It took the Dodgers ten days to place Dodger second baseman Mark Ellis on the disabled list for his strained right quadriceps suffered on April 26. Why the delay? According to manager Don Mattingly it was an injury that was initially thought to be minor – one of those so-called “day-to-day” things.
Unfortunately, by waiting almost two weeks to place Ellis on the DL, the Dodgers rolled into San Francisco to face the first place Giants not only one-man short with Adrian Gonzalez on the bench with a strained trapezius (neck), but now with Marl Ellis and his bad quad – both occupying valuable roster spots. Although AGon’s injury was, in fact, day-to-day and manageable, Ellis’s was not. The results were almost predictable – the Giants swept the Dodgers and lost Hanley Ramirez (hamstring) and Jerry Hairston Jr. (groin) in the process.
After being totally humiliated at the hands of the Giants, the Dodgers limped (literally) into Dodger Stadium only to be swept again by the Diamondbacks and losing the first of three to the lowly Marlins. The Dodgers had hit rock bottom by losing eight straight.
While trying to remain somewhat competitive with what he had to work with and with the eventual call-ups of Dee Gordon, Tim Federowicz and Scott Van Slyke from Triple-A, Mattingly began mixing and matching his daily line-ups by utilizing a combination of Nick Punto, Skip Schumaker and Juan Uribe. However, noticeably missing from Mattingly’s M.A.S.H. unit was the struggling (and I’m being kind here) Luis Cruz.
After his feel-good Cinderella story in the final three months of 2012 and an impressive spring training 2013, Cruz was a lock to be the Dodgers everyday shortstop (until Hanley Ramirez returned from the DL for his injured thumb) and then the everyday third baseman thereafter. But when the starting gates to the 2013 season opened, Cruz never left the blocks. And while his defensive skills have never been in question, Cruz’s pathetic triple slash of .087/.111/.087 is, quite frankly, unacceptable and inexcusable for a major league baseball player – except perhaps for a starting pitcher.
At what now seems like a reoccurring theme for the Dodgers, Mark Ellis began rehabbing within days of his injury and for the past week has been doing everything – including running at full speed. And when the Dodgers boarded their charter flight around midnight on Wednesday night for their all-night flight to Atlanta to begin a three-game series with the red hot Braves on Friday, Mark Ellis was on the flight with plans to make the two hour drive to Chattanooga for what is expected to be a two-game rehab assignment with the Double-A Lookouts on Friday and Saturday. Every indication is that Ellis will then rejoin the Dodgers for Sunday’s series finale against the Braves.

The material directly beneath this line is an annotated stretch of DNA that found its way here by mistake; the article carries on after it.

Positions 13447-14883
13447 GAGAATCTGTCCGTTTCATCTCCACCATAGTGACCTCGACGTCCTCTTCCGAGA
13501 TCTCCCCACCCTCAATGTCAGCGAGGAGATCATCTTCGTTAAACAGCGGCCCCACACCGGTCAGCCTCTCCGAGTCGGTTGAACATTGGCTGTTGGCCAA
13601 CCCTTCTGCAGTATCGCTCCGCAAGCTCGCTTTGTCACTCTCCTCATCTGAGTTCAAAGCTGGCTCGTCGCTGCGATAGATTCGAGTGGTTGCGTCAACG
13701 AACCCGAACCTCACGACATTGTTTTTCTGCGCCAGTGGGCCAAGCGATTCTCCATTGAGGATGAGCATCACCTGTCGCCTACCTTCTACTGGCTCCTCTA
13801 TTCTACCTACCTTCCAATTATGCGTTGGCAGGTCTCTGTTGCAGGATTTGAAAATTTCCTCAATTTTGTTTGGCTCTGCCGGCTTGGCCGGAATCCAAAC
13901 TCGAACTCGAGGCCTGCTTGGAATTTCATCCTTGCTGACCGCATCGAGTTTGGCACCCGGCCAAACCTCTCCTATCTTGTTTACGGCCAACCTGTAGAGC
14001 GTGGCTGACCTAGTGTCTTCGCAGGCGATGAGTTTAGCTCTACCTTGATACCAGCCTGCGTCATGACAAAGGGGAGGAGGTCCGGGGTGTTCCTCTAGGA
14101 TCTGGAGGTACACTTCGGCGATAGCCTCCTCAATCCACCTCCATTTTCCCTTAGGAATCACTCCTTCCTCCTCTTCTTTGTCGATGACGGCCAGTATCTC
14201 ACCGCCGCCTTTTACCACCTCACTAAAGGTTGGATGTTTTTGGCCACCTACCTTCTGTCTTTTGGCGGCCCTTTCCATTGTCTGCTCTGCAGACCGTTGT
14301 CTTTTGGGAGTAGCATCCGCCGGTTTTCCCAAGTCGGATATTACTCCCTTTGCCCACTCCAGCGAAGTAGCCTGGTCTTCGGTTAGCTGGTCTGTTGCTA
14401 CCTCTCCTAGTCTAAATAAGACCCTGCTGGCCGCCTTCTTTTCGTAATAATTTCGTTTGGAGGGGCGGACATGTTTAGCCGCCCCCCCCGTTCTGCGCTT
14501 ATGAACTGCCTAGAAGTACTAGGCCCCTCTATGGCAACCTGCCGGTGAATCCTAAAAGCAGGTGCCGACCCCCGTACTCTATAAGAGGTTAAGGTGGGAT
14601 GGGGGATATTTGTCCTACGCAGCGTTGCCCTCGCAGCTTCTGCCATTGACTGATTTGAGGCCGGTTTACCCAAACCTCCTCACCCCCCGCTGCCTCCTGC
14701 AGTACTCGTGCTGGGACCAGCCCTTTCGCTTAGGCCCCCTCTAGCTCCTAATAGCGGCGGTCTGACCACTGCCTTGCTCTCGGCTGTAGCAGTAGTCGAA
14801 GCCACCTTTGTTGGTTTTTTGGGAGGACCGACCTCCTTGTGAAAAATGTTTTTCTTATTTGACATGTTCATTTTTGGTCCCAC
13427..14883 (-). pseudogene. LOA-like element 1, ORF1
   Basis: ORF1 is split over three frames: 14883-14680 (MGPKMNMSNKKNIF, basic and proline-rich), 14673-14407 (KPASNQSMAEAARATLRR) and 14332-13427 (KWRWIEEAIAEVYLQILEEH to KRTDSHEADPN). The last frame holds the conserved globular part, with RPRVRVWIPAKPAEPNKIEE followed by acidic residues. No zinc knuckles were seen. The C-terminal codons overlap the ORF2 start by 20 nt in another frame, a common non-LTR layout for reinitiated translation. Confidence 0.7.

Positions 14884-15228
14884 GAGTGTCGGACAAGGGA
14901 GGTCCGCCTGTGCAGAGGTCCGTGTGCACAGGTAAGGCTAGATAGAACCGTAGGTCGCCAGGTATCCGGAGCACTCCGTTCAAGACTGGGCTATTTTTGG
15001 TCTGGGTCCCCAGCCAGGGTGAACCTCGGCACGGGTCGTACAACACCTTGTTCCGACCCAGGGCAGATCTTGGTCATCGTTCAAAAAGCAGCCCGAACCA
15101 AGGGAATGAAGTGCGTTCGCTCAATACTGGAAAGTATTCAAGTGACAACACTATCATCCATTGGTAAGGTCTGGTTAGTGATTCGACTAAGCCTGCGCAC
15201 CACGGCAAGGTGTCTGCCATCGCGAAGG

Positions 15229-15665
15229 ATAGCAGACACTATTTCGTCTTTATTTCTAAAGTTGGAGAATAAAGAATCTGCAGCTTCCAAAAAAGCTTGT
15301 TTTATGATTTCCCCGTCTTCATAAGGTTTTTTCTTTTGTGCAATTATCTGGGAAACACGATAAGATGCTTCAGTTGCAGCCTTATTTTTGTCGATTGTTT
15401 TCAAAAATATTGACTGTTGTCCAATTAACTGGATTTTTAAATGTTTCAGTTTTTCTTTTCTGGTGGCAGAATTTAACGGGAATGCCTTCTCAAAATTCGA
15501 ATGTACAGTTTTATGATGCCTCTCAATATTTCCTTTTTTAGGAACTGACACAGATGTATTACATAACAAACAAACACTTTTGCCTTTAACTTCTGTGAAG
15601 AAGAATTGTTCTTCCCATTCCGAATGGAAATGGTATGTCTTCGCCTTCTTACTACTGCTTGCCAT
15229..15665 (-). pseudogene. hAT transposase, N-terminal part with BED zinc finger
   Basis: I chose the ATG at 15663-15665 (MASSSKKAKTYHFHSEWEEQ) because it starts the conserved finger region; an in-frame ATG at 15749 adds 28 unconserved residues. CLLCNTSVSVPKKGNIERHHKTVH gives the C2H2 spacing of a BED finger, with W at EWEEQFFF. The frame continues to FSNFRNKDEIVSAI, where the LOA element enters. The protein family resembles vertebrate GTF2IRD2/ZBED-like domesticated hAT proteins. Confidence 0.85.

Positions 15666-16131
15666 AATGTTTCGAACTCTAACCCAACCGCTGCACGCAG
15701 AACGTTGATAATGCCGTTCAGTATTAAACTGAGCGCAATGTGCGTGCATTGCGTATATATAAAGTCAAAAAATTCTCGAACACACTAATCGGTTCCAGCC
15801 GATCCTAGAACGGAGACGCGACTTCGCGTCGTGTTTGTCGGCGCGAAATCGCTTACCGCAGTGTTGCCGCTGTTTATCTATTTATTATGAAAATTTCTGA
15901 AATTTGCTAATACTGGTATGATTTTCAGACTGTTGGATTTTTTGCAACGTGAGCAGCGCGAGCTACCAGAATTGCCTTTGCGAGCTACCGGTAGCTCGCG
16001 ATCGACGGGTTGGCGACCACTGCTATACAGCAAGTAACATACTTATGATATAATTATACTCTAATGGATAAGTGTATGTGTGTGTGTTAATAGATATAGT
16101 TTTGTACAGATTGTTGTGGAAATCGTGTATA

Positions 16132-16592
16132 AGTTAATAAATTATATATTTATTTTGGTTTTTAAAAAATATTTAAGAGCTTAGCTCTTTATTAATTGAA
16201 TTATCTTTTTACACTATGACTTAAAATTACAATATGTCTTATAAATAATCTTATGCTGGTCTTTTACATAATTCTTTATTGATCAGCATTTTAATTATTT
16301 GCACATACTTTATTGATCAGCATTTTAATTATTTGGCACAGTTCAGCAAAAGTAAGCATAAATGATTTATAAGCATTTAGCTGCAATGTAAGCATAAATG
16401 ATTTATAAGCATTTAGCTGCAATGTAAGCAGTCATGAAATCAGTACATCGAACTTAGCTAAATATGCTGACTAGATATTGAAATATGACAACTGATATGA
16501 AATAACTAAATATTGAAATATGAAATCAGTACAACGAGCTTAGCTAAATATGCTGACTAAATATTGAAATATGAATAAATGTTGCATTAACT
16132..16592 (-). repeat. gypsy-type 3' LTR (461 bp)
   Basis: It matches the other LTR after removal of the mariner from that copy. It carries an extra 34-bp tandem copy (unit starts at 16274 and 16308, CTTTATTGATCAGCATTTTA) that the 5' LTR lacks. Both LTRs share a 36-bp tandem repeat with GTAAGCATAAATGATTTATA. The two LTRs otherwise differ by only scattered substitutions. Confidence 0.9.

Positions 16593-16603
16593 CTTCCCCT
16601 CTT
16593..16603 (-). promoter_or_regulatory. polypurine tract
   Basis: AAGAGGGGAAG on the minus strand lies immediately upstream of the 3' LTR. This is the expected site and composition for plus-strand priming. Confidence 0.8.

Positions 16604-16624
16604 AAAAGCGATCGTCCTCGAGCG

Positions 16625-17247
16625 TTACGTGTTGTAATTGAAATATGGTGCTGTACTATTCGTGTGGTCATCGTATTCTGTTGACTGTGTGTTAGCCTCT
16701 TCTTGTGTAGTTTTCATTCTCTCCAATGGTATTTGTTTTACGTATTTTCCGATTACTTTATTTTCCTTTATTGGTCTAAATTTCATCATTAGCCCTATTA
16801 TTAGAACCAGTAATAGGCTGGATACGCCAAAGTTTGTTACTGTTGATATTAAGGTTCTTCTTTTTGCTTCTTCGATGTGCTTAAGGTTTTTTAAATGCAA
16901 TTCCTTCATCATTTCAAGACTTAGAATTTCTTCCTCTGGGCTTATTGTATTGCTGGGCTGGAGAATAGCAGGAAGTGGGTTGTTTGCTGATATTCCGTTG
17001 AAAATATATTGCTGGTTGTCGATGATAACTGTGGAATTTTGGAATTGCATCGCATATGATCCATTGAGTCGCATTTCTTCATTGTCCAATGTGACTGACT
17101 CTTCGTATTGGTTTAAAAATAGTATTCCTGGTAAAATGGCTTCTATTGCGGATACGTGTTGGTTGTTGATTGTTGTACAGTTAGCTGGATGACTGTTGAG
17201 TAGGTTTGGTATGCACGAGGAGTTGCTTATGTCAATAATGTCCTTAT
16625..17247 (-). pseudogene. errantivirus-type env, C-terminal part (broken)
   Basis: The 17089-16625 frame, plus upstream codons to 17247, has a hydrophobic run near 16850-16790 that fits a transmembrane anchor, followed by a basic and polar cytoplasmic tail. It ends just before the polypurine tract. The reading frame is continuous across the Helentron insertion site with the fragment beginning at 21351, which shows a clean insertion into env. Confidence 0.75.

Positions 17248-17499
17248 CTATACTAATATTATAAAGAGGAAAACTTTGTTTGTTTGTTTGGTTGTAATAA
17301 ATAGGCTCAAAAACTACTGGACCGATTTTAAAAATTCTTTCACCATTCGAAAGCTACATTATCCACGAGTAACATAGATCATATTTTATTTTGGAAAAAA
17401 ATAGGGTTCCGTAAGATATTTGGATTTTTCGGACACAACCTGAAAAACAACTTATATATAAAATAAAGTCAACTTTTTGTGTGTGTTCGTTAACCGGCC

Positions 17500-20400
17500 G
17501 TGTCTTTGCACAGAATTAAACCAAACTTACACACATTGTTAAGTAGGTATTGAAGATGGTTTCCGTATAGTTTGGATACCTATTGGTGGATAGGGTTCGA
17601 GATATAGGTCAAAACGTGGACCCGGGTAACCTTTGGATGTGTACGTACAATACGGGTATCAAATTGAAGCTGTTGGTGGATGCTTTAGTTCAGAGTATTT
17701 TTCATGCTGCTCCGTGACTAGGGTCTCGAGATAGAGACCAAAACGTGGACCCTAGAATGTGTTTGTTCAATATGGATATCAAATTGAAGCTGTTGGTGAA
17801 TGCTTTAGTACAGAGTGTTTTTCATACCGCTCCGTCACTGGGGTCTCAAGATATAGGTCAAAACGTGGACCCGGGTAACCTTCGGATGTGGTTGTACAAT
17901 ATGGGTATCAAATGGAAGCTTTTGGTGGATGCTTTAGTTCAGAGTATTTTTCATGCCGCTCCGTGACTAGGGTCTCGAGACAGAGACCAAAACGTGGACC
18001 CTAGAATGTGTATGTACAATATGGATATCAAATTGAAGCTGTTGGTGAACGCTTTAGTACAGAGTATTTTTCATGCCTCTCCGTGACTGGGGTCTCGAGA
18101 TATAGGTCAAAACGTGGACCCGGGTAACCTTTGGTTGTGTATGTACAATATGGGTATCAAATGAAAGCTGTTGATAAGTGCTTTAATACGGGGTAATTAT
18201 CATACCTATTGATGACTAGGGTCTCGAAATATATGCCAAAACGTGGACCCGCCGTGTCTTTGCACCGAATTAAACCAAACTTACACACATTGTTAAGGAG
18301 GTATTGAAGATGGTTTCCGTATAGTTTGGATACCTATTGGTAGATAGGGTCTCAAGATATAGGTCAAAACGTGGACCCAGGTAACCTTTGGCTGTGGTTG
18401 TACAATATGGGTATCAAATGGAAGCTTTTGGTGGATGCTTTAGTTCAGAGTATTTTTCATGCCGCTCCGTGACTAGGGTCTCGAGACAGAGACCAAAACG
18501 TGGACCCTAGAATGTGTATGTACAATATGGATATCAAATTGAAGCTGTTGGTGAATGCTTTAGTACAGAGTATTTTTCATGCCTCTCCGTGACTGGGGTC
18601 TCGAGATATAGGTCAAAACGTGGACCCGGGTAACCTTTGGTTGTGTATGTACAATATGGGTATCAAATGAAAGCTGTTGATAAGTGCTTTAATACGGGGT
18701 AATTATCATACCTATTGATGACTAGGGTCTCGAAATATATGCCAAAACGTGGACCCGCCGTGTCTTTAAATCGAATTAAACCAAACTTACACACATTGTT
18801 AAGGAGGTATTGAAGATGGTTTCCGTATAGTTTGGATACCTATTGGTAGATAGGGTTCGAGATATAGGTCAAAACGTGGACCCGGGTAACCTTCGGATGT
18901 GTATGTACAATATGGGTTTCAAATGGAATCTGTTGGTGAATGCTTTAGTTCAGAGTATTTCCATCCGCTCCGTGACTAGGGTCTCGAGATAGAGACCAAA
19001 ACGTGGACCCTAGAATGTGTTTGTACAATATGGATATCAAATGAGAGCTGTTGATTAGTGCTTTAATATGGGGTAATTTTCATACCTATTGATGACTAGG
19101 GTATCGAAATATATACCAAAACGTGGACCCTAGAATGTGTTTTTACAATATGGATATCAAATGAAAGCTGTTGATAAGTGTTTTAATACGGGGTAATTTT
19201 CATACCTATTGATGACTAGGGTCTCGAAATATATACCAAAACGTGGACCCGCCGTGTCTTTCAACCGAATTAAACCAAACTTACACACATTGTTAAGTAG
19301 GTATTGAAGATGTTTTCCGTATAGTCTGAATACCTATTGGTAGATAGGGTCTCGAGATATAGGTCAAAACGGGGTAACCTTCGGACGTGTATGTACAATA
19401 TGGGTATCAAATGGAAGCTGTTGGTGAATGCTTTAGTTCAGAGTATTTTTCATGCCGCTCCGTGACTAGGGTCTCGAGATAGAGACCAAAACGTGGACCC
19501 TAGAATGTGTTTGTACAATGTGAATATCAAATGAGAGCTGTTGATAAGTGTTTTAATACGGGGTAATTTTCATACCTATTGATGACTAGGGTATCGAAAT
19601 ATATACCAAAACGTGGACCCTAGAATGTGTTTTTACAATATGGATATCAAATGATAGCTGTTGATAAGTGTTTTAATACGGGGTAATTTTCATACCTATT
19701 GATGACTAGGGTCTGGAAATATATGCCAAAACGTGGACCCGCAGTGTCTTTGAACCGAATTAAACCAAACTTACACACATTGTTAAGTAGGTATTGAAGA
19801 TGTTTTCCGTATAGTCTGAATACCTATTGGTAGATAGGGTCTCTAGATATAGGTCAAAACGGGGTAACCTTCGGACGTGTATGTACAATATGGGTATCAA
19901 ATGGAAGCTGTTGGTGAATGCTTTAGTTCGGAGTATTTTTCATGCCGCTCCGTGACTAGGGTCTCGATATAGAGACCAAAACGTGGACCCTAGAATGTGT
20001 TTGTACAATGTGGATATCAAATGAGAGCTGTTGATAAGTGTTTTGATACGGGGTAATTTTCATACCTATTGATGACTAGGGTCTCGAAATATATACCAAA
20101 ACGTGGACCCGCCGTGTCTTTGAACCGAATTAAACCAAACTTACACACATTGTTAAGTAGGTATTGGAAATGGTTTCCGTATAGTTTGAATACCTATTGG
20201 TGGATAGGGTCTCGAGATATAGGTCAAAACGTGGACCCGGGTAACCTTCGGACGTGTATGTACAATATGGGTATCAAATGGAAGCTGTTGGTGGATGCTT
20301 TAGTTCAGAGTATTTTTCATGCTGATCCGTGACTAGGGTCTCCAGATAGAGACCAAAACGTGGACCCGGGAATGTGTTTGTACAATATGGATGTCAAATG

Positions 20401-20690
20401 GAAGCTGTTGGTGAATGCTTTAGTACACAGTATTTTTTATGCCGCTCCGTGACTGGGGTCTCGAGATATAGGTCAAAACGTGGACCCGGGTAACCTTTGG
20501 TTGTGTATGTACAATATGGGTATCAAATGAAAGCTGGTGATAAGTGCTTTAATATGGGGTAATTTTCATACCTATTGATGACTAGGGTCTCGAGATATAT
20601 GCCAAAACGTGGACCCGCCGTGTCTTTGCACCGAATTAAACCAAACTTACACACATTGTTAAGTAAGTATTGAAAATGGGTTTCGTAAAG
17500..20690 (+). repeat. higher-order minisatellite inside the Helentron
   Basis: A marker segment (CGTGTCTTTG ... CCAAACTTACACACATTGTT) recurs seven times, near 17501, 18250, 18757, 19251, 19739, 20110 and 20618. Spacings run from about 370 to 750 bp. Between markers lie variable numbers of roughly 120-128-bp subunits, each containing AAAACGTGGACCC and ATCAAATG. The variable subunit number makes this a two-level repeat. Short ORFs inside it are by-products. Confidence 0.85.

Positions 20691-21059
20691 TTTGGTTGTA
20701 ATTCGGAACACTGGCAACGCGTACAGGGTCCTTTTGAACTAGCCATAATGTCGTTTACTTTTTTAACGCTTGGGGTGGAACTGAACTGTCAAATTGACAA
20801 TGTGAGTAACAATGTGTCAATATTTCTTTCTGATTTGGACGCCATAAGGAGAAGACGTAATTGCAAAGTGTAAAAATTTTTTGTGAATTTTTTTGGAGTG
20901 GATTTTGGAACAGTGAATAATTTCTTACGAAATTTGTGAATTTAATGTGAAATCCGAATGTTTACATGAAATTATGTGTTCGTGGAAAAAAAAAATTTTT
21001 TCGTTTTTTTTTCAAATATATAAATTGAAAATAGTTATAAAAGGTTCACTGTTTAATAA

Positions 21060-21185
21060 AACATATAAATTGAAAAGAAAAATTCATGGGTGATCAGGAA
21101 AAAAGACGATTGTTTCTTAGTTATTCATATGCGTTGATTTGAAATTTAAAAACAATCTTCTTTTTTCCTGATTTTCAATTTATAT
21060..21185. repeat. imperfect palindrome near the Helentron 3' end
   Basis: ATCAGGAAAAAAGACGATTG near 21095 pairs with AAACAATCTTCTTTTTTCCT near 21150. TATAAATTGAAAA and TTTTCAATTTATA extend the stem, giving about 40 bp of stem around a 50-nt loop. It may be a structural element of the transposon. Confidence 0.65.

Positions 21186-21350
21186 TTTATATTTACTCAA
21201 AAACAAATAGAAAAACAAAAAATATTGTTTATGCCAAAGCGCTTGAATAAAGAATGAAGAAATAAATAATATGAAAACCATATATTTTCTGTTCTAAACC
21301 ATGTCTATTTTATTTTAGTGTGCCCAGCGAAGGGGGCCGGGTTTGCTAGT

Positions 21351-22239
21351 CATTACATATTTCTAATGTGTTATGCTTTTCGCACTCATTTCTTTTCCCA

The burning question of course is: Who goes to clear a roster spot for Ellis?
It’s pretty safe to say that Nick Punto and Juan Uribe aren’t going anywhere, as both are playing exceptionally well defensively at third base and both are hitting well (now there’s something you never thought you’d hear about Juan Uribe); and it’s also pretty safe to say that Skip Schumaker isn’t going anywhere either, as his bat is heating up and he can spell Ellis at second base and play the outfield as well. This, of course, leaves Luis Cruz as the odd man out.
Granted, the Dodgers could option Scott Van Slyke or Tim Federowicz back to Triple-A to make room for Ellis, but losing either of these guys takes away a power bat off of the Dodger bench – something that they have desperately needed all season long. They could also designate equally poor hitting back-up catcher Ramon Hernandez for assignment and slide FedEx into that role (as he should have been all season long), or they can simply do what is inevitable – designate Luis Cruz for assignment since he is out of options.
There isn’t a player in the Dodger clubhouse or a Dodger fan anywhere who doesn’t absolutely love Luis Cruz and his infectious smile, but the cold hard fact is that he is killing this team with his incessant pop outs, and there is absolutely no indication whatsoever that he is improving.
Making room for Mark Ellis on the 25-man roster isn’t the only concern facing the Dodgers on the near horizon – they will also have to make room for Jerry Hairston Jr. in the coming days and (most likely) for Scott Elbert in the coming weeks. Fortunately, both are on the 40-man roster, so a corresponding roster move is not needed there.
I imagine that the Dodgers will hold onto Luis Cruz until the very last possible moment, something that Dodger GM Ned Colletti has a fondness for doing, but the sad reality is that Cruz has become a liability to the team and is now nothing more than a roadblock on the Dodger roster.